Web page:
On Sunday, nrg reported (Heb), a bill that would have banned wearing burqas in certain situations was unanimously opposed by a government Ministerial Committee on legislation.
It is not entirely a surprise that the bill was proposed by Kadima MK Marina Solodkin. In proposing this bill, Kadima placed itself even outside the range of hard-line Foreign Minister Lieberman (Heb) who has stated his opposition to such a bill.
The issue of burqas is tricky for feminists. Even if I can imagine some logic in the bill’s proposal to ban the burqa in government offices (think courtrooms, or the Interior Ministry), the bill went further – it would prohibit wearing the burqa on public transportation or in entertainment venues. Even champions of women’s rights who view the burqa as a form of oppression would have to confront the serious danger of limiting the democratic right to free expression. But that doesn’t bother Kadima. Party members such as Ronit Tirosh have initiated anti-democratic legislation in the past. Its MK Otniel Schneller has never shown particularly great interest in such rights:
“In a society that preaches the sanctity of freedom of information and individual rights, and views them as values trumping the interests of the state,” said Schneller, insinuating that such rights were an off-putting concept, “no one should be surprised when we find in our own society the rotten fruits [of this worldview].”
Solodkin’s argument for the bill was twofold: First, she believes (Heb), burqas pose a security threat (as if a terrorist bent on destruction needs a burqa to do so – to my memory there has never been such a bomb-in-a-burqa case in Israel). Second, burqas widen the inequalities between men and women, she says. I certainly support the latter argument. But I am surprised to see this coming from a member of the party whose MK Yulia Shamalov-Berkowitz unleashed the true force of her anti-woman sentiments, speaking recently at a conference of an anti-feminist lobby group. She drew fire from a few even in her own party, but the fact is, Kadima is her home.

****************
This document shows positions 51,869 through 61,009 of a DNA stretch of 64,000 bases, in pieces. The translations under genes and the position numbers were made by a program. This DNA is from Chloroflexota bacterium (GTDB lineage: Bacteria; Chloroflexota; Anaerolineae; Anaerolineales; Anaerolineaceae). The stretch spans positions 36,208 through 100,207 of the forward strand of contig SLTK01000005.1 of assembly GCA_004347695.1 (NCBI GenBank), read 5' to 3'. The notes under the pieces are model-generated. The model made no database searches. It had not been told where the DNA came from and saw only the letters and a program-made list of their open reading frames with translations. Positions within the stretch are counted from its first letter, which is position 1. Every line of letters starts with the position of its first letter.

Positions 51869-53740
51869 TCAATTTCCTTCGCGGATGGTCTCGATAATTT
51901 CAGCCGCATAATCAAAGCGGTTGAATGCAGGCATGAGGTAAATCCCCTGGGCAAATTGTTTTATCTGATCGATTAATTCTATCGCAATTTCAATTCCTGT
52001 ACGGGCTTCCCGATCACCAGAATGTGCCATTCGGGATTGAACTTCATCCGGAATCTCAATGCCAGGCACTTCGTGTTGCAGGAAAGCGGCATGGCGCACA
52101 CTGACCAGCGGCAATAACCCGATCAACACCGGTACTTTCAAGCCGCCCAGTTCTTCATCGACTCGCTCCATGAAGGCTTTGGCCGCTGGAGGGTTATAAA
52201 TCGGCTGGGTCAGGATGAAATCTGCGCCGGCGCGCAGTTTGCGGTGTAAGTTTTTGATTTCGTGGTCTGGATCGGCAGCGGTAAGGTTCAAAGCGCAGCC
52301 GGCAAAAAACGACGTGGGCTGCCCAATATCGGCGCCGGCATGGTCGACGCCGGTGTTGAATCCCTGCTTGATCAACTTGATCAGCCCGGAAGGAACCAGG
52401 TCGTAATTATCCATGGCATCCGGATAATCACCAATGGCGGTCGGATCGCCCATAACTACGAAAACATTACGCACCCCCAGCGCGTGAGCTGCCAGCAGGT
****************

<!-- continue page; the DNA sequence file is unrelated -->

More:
Back in July, Haaretz reported a slightly different rationale:
According to the legislator proposing the law, Kadima MK Marina Solodkin, its primary purpose is to liberate women from irrational religious restrictions.
I think that it’s very nice that Solodkin cares so much about “irrational religious restrictions,” but like my colleague Noam, I find it hard to believe that her putative feminism applies beyond Arabs. Now that this bill has failed, maybe she could turn her attention to the absurdity that personal status laws (such as marriage, divorce, burial) are exclusively subject to religious courts; that women can be refused a divorce for decades, prevented from marrying legally, and their lives truncated because of the irrational chauvinistic religious bias of the rabbinate. How about the irrational restriction that women should sit at the back of the bus, as a petition to the Supreme Court requested not long ago? (The Court, as reported in Haaretz gave the strange ruling that such segregation is in fact legal, if the passengers consent – not exactly a resounding ‘no.’) Those are some pretty oppressive restrictions.
Or maybe Solodkin could address unequal resource, funds, or land distribution in Israeli society based on religious identity of its citizens, favoring Jews above everyone else. That seems pretty irrational too.